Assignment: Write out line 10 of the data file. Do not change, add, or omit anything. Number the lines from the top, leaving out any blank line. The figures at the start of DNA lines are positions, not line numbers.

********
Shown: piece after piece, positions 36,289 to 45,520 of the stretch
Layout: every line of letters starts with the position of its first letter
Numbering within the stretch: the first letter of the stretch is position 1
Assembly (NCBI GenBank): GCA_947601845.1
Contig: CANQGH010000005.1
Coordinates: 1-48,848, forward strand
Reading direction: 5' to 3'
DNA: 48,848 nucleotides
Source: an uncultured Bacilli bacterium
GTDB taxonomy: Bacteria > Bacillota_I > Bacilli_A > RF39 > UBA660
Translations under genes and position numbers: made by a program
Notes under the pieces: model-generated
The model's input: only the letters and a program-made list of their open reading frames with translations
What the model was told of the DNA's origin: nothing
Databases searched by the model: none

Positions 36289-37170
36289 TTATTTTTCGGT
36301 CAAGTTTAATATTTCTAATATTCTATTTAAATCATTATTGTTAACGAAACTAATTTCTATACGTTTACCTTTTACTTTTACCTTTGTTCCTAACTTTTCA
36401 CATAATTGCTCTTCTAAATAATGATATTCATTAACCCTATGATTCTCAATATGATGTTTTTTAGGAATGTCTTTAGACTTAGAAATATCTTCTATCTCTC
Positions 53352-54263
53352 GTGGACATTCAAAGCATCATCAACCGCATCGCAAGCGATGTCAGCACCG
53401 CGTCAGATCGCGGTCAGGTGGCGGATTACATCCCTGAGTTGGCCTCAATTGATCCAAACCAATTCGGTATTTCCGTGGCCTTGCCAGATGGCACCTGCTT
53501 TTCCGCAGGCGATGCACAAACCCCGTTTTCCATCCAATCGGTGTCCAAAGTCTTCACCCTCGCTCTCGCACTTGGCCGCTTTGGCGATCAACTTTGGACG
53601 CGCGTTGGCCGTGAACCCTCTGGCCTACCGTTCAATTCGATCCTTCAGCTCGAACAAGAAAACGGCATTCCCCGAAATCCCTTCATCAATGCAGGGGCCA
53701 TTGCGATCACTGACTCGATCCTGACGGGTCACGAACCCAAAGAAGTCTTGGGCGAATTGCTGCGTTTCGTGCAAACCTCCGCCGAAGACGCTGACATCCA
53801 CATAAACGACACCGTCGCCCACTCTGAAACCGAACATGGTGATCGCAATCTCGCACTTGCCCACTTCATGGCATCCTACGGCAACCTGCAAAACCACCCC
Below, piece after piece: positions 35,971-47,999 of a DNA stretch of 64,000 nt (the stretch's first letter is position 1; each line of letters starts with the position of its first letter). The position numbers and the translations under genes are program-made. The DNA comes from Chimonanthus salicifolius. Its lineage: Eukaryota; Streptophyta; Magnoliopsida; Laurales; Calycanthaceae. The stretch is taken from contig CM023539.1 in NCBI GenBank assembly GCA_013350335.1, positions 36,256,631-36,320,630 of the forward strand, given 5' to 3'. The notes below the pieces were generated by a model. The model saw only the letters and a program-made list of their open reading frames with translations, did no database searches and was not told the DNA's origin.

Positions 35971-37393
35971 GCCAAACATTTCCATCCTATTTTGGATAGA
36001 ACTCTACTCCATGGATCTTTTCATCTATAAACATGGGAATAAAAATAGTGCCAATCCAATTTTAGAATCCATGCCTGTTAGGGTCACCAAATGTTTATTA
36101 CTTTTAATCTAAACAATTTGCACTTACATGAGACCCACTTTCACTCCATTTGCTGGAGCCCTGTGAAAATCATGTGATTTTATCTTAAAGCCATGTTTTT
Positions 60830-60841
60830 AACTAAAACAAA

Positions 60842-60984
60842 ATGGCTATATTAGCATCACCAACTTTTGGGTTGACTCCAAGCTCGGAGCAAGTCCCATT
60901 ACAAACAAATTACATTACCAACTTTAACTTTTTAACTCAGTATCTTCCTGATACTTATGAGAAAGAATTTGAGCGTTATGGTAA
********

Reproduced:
GTDB taxonomy: Bacteria > Bacillota_I > Bacilli_A > RF39 > UBA660